Thanks to the magic of the live-streaming iPad app and my dad letting me use his cable login, I’ve managed to catch all the US women’s volleyball matches so far, and it’s been the most purely enjoyable part of this year’s Olympics for me. I watched the first match against South Korea on TV on Sunday, and the matches against Brazil and China in silence on my iPad at work (even if I’d turned up the volume, it would just have been the room noise; the majority of the streaming coverage is blessedly free of commentary.
Indoor volleyball, by the way, not beach volleyball. I don’t care about beach volleyball as much — not just because of the sniggering masculine narrative that tells me I’m supposed to lust over any woman showing a certain amount of tanned, toned skin, but also because I enjoy the coordination between multiple moving parts and the long, exciting rallies that the larger teams allow.
I’ve also liked these games because I like games where the outcome is in doubt. While the US has ultimately won every match so far, they’ve lost individual games, and I found myself rooting for both sides just to keep the pleasure of the game going for longer. The sheer dominance of Korea’s lead spiker Kim Yeon-Koung, the Brazilian team’s badass hard-femme attitude (thinking particularly of Fernanda Garay and Thaísa Menezes), and the Chinese team’s tenacity, driving the score into the thirties before the U.S. finally gained the two-point lead necessary to close their third game, were my favorite things about each game I watched; while I’ll get into what I’m loving about the US team later, I wanted to point out that I’m not enjoying the games primarily because of them, but because of the virtuosity of both sides; games where one team mops the floor with the other are unpleasant regardless of who I’m supposed to be rooting for.
I’m a poor sports fan in general — I enjoy watching games, but I don’t read up on players or follow leagues; I don’t even (usually) pay attention to how “my” teams are doing if I’m not actively watching their games. The immediacy of the sport as it’s being played is its own specific pleasure, and I don’t get that pleasure from box scores, recaps, highlights clips or even DVRed games. (I didn’t even watch the women’s gymnastics last night because the New York Times app had spoiled the results for me; that, and I can’t stand NBC’s loathesome primetime coverage.)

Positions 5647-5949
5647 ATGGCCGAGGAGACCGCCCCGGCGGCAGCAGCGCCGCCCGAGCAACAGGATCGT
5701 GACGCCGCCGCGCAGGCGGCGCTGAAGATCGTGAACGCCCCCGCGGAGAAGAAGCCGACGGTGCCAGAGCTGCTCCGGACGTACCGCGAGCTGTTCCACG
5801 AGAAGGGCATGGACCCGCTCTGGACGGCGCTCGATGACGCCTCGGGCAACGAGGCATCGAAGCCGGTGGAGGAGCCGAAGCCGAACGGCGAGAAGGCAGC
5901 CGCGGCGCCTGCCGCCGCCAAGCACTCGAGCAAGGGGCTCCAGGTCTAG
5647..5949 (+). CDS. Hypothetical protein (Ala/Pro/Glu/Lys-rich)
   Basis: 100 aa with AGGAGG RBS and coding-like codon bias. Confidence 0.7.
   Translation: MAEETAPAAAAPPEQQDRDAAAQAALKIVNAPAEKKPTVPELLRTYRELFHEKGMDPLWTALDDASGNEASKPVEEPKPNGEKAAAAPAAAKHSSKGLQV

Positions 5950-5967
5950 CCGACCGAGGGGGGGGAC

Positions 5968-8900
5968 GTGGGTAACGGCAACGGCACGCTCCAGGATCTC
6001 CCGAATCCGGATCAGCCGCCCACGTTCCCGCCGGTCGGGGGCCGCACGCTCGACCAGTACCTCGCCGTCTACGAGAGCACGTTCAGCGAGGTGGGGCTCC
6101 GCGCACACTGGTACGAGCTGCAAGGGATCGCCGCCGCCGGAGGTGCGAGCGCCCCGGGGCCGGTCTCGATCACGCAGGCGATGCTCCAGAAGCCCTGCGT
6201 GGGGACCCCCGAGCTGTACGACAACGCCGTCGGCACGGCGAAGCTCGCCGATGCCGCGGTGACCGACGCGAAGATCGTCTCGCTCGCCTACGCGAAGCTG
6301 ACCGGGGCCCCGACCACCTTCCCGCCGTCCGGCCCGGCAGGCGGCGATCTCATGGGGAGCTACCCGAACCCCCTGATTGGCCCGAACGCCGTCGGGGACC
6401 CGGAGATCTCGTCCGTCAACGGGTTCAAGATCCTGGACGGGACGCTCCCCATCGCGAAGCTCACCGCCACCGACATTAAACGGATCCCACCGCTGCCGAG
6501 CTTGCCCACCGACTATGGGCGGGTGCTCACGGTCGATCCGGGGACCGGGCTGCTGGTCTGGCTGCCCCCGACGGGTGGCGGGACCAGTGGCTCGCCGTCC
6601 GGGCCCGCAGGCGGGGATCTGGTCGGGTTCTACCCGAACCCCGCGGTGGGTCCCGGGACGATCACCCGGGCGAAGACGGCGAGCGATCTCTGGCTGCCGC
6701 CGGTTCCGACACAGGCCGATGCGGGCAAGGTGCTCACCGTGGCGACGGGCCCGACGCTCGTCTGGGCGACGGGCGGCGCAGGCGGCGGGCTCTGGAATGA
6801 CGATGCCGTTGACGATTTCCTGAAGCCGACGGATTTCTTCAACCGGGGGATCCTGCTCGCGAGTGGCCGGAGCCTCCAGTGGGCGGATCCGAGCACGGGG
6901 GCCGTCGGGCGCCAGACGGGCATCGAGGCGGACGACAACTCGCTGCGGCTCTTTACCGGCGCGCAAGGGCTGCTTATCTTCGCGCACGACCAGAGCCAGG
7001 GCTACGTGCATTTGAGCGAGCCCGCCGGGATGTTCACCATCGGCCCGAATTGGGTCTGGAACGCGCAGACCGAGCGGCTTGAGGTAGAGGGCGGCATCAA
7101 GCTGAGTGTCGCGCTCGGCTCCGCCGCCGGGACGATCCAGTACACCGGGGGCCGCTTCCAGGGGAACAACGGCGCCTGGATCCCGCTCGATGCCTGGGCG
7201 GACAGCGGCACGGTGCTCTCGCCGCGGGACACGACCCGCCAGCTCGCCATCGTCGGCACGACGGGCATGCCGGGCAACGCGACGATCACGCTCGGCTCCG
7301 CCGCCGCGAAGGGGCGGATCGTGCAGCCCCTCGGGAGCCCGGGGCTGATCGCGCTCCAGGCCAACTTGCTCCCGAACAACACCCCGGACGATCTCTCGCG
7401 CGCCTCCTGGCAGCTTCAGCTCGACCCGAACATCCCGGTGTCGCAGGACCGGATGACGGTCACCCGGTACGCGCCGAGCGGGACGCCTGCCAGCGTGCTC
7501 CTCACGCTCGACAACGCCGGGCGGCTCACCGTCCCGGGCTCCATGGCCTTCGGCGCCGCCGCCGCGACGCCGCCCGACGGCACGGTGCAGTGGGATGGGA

But I’m also a poor nationalist; blame an adolescence spent abroad, but I have little desire to root for any US athletes simply because they’re US athletes. I need more, which television producers and commentators are often very good at providing — underdog narratives, adversity risen above, humanizing touches, broken records, a great look*, the sort of prowess that can blow away even a casual viewer — or I will root for the team that has it. At this point, anyone going up against the US in women’s volleyball is an underdog (Brazil and China were closest-ranked going in), so I’m going in hoping for surprise challenges and upsets; close games are good games, and seeing a sport well-played is generally my only criteria for watching one.
Anyway. The U.S. team. Right now the emerging star of the games is opposite attacker Destinee Hooker of San Antonio, who’s been playing professionally for two years and whose first Olympics this is. She’s tall, of course (most Olympic-level players are over 6 foot), but she gets so much height in her jump, and is so precise with her hits, that her spikes are often devastating. She’s also gorgeous, which doesn’t hurt her media profile, but I’m more interested in how pleasurable it is to watch her move on the net: gracefulness may not be a necessary quality for an Olympic athlete, but it’s a nice bonus for the viewer.
The other main spiker for the team is middle blocker Foluke Akinradewo, of Florida (though she holds Canadian and Nigerian as well as U.S. citizenship), also at the Olympics for the first time, who jumps even higher and seems to spike just as often. (Hooker leads the team in spikes; but Kim Yeon-Koung leads the field.) Notable for the protective goggles she wears as the result of a traumatic eye injury, she’s probably my favorite player right now, if only because the TV cameras tend to ignore her in favor of (slightly) Hooker and (much more) her white teammates.
And yeah, NBC’s coverage is totally bullshit racist. These points have been made elsewhere, primarily about NBC ignoring Gabby Douglas in favor of the less accomplished (in these Games) Jordyn Wieber, but the cameras lingering on Logan Tom, Christa Harmotto, or Jordan Larson as Hooker and Akinradewo are providing the vast majority of the offensive scoring is disgusting. This isn’t to say that Tom, Harmotto, and Larson aren’t great athletes, as are team captain Lindsey Berg and hard-digging libero Nicole Davis, not to mention the rest of the bench; it’s an outstanding team, and my stanning for Hooker and Akiradewo may lead me to undervalue the rest of the team.
That was all, really. Just wanted to get out all the stuff I’ve been thinking about. I’ll probably be talking more about the Olympics in general later on. Forewarned is forearmed.
*The fabulousness of Florence Griffith-Joyner in 1988 was undeniable, even to a sheltered evangelical kid.